Commercial vehicle lenders feel the heat of slowing economy
02 Nov 2013
Edition: Page 10
A slowdown in commercial vehicle (CV) sales and a rise in the number
of such loans going bad have forced banks to pull back on their CV
Private banks, including HDFC Bank and Kotak Mahindra Bank, along
with NBFC players like Shriram Transport Finance have all reported
slower growth in CV advances in the July-September quarter, with
bankers suggesting they would remain cautious about offering such
loans in the near future.
HDFC Bank, which held a commercial vehicle and commercial equipment
(CE) loan portfolio of Rs 16,956 crore as on September 30,
acknowledges a rise in the non-performing assets in this segment.
However, the bank also says most of these are genuine cases of stress.
“These are just customers who managed to survive the initial stresses
in the economy for a long time. Obviously, as things have not improved
and have continued to face stress in the demand and delayed payments,
some of them have become non-performing. This is actually a reflection
of the market condition for their businesses rather than customers who
are willful defaulters,” Sukhthankar had said during the bank’s
announcement of its Q2 results.
According to a report by credit bureau Equifax Credit Information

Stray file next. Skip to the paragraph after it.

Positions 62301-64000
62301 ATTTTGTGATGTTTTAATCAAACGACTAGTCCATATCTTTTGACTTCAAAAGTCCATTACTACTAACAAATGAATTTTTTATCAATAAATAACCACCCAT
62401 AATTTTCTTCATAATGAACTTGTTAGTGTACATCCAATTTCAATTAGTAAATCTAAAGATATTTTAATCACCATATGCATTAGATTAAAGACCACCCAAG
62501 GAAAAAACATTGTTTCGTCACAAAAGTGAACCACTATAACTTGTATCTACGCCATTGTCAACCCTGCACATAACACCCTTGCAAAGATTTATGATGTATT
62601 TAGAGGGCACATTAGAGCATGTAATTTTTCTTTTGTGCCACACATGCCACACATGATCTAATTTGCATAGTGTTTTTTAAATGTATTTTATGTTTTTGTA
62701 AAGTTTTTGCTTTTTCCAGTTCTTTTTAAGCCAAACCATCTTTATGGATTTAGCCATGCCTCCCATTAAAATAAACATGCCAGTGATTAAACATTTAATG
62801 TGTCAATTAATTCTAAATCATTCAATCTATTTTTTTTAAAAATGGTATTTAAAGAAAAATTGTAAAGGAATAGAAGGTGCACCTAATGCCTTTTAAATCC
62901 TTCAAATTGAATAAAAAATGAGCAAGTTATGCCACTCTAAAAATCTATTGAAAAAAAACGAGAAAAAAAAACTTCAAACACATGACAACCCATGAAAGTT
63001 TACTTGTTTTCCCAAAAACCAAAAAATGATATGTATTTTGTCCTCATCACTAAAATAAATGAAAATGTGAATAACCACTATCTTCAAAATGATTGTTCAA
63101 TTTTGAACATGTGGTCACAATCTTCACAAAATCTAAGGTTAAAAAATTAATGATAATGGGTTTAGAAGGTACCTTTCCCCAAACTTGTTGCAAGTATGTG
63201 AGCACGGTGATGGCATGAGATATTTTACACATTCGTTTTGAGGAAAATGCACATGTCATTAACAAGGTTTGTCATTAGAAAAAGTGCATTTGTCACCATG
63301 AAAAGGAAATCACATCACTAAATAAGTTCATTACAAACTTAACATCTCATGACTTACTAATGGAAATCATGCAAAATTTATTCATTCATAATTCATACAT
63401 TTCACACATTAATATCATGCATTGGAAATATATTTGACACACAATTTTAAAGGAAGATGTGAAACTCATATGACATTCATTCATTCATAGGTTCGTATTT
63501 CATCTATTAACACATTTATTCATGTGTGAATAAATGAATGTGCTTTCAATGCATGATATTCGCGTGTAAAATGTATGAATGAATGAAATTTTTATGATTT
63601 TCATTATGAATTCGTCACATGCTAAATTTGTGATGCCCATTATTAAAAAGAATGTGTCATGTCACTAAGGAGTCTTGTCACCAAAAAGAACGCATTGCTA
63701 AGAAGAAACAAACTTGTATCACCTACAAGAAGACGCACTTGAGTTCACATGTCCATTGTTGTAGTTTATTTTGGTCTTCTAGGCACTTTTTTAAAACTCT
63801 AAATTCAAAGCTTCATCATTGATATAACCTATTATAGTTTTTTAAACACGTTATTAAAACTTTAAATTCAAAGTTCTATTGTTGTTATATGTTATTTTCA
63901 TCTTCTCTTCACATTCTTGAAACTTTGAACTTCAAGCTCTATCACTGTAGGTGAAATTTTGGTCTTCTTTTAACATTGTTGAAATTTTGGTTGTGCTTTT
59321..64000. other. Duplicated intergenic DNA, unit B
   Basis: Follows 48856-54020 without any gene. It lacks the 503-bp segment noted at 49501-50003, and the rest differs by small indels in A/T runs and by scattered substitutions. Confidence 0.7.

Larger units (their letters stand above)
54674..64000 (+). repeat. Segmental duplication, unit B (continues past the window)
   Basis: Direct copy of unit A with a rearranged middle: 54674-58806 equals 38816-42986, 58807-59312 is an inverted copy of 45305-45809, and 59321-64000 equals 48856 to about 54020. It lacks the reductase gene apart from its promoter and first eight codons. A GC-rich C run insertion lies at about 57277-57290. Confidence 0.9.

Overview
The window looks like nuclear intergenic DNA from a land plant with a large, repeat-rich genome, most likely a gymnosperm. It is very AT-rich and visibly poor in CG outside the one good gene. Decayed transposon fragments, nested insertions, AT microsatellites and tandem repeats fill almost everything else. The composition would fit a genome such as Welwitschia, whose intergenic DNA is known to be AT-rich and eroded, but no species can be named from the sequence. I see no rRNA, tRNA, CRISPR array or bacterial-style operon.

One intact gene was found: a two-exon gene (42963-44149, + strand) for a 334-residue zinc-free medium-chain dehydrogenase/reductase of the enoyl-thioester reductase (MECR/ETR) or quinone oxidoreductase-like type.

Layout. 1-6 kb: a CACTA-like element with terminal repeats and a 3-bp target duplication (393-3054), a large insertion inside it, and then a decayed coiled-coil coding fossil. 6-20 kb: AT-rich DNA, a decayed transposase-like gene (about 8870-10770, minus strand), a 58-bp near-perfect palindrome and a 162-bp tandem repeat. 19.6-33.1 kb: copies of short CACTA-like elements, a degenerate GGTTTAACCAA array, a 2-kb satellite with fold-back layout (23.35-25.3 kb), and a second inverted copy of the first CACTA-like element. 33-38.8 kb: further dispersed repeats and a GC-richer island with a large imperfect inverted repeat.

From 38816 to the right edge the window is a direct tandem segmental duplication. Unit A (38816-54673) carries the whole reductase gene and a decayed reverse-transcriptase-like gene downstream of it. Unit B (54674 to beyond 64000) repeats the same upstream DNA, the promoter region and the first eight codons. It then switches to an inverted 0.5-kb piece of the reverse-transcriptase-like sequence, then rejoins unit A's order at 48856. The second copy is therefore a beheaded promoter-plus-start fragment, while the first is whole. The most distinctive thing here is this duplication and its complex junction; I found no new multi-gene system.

Services the numbers of CV loan accounts that are more than 30 days
outstanding that have turned delinquent has increased to 13% from 11%
in the first half of 2013. In absolute terms, the number of loans that
are outstanding for more than 30 days increased to 3.07 lakh in June
2013 from from 2.24 lakh in December 2012.
Equifax’s database has about 400 institutions of which 125 are
microfinance institutions. At Kotak Mahindra Bank, the size of CV/CE
loan book came down from 12% of the total loan book to 10% at the end
“The delinquencies are not increasing at the same pace as they were
in the past. We will review whether we need to grow it back again. For
now, the brakes are on,” said Dipak Gupta, joint managing director at
Kotak Mahindra Bank.
Shriram Transport Finance, an NBFC player in this market, has also
seen a slowdown in disbursals along with an increase in delinquencies.
This was one reason why the company reported a 3% drop in its net
profit to Rs 326.83 crore for the quarter ended September 30 2013.
“Overall there is a delay in payments and it may continue for the
next 2-3 quarters. We may not grow our loan book aggressively in the
coming quarters,” said Umesh Revankar, MD, Shriram Transport Finance Company.
While stress in the CV portfolio of banks is starting to show up,
warning signs were visible even earlier in the year. “Delinquencies in
CV loans are increasing, with monthly collection ratio of Crisil-rated
commercial vehicle pools dropping below 95% for the first time since 2009.
This decline indicates borrowers are increasingly delaying
repayments,” Crisil had said in a report in April.
N Sivaraman, president and whole time director at L&T Finance
Holdings is hopeful there could be a turnaround in the next two
quarters, which might help the CV/CE segments.